Date of Award

2014

Degree Type

Thesis

Degree Name

Doctor of Philosophy

School

School of Psychology and Social Science

Faculty

Health, Engineering and Science

First Advisor

Associate Professor Amanda Devine

Second Advisor

Associate Professor Paul Chang

Abstract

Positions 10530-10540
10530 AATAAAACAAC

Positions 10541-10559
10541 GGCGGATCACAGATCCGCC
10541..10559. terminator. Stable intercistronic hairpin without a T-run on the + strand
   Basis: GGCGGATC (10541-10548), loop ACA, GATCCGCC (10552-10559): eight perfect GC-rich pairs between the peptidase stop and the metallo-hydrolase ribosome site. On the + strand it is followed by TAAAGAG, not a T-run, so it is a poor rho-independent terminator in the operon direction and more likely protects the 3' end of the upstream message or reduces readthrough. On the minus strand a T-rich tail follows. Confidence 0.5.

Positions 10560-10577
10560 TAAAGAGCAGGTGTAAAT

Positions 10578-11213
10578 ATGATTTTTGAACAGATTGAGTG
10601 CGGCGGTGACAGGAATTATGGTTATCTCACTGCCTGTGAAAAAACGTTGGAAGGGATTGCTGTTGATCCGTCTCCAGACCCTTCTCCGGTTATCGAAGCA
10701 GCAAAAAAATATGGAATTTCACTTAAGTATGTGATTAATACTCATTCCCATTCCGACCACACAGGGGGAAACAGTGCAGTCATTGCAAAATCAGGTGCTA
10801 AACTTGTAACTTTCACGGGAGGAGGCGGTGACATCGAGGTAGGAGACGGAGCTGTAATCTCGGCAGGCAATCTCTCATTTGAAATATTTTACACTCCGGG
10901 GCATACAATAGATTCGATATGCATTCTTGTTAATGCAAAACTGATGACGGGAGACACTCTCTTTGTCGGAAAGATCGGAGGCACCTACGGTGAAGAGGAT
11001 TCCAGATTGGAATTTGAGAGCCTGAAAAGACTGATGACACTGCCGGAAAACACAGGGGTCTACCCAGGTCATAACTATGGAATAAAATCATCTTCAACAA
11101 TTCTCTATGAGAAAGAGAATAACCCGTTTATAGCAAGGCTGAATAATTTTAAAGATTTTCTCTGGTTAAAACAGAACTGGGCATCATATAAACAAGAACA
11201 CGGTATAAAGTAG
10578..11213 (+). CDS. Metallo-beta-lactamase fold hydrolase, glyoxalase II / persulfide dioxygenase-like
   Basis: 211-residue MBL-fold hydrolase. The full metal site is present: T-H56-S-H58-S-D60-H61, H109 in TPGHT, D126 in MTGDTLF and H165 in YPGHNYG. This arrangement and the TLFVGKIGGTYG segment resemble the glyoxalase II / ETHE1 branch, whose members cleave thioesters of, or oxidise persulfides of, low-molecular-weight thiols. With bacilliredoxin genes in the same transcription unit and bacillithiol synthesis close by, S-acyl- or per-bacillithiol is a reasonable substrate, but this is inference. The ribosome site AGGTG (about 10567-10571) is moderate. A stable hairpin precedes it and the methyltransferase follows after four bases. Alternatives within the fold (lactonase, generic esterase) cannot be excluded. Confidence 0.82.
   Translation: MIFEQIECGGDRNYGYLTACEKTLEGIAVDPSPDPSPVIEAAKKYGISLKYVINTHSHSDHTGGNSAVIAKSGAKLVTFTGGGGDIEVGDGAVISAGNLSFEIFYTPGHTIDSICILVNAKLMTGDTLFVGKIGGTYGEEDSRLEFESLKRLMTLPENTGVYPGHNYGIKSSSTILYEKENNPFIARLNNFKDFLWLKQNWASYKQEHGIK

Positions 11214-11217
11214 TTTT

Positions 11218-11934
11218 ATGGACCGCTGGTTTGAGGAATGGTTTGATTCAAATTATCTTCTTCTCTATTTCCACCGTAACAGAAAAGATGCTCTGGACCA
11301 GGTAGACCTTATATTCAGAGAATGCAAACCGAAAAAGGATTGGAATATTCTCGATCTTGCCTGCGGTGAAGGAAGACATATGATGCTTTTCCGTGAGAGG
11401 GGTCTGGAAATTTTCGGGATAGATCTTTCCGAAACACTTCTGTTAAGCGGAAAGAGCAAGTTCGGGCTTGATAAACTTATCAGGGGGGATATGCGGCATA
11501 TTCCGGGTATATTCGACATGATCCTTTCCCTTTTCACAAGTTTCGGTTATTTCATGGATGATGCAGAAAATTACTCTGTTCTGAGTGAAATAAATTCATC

Increasing numbers of Australian children are being classified as overweight or obese. Given the health complications associated with excess weight, interventions to prevent children becoming overweight are crucial. Despite literature showing that parents shape their children’s food and exercise habits, no child obesity prevention programs have directly targeted parents. Moreover, although fear appeals have been used across several health promotion areas to change attitudes and behaviours, they have not been incorporated into an obesity preventive program. This study addressed these gaps by testing whether fear-based obesity simulations, targeted at parents as a tool for preventing childhood obesity, was more effective than an educational obesity message. The study was designed in two stages, with the first piloting the effectiveness of the simulations and an obesity message on a small sample of parents. Stage 2 tested a larger sample of parents and incorporated modifications from the pilot. In Stage 1, nine parents were randomly assigned to a Simulation or Education Presentation. Parents completed interviews and questionnaires at three different time points over a week. SPANOVAs revealed no significant improvements in attitudes, intentions, motivations, fears, and knowledge about obesity prevention for the Simulation compared to the Education Presentation. This contrasted to interview findings which indicated that parents found the Simulation Presentation more effective and changed their attitudes and behaviours compared to the Education Presentation. These findings highlighted important outcomes and informed the development of Stage 2. A qualitative approach was more effective in eliciting parental responses to their presentation; the education information may have been “too effective” and masked any impact of the simulations; and potential limitations regarding the insensitivity of the Likert scale, used to measure changes in parent responses to the questionnaire, may have mitigated any significant effects being found. The purpose of Stage 2 was to explore any impact of the simulations only through in depth parent interviews, and to use objective pedometer, food and anthropometric measures to triangulate and enhance the interview findings. Twenty four different parents were assigned to a photo or non-photo group. Parents and children completed interviews, anthropometric measurements, food records, and pedometer counts at three time points over eight weeks. Quantitative analyses found no significant improvements in children’s pedometer scores, food intake, and achievement of activity and diet recommendations, or in parent intention to change their children’s eating and exercise habits for the photo compared to the non-photo group. Many children failed to meet daily food and activity guidelines by the end of the study. This contrasts markedly to interview findings stating that: parents made improvements to their children’s diet and exercise patterns and, for parents who didn’t make changes, this was attributed to perceptions that they were already doing the right thing for their children. This disparity in results revealed an important yet underexplored issue for interventions targeting weight-related lifestyle changes. This focuses on levels of parental awareness about their children’s dietary adequacy and activity levels, and bridging the gap between what one perceives they are doing versus the reality of what is actually happening. This discrepancy may have mitigated any impact of the simulations through a false sense of adequacy and parent risk levels toward their children developing obesity.

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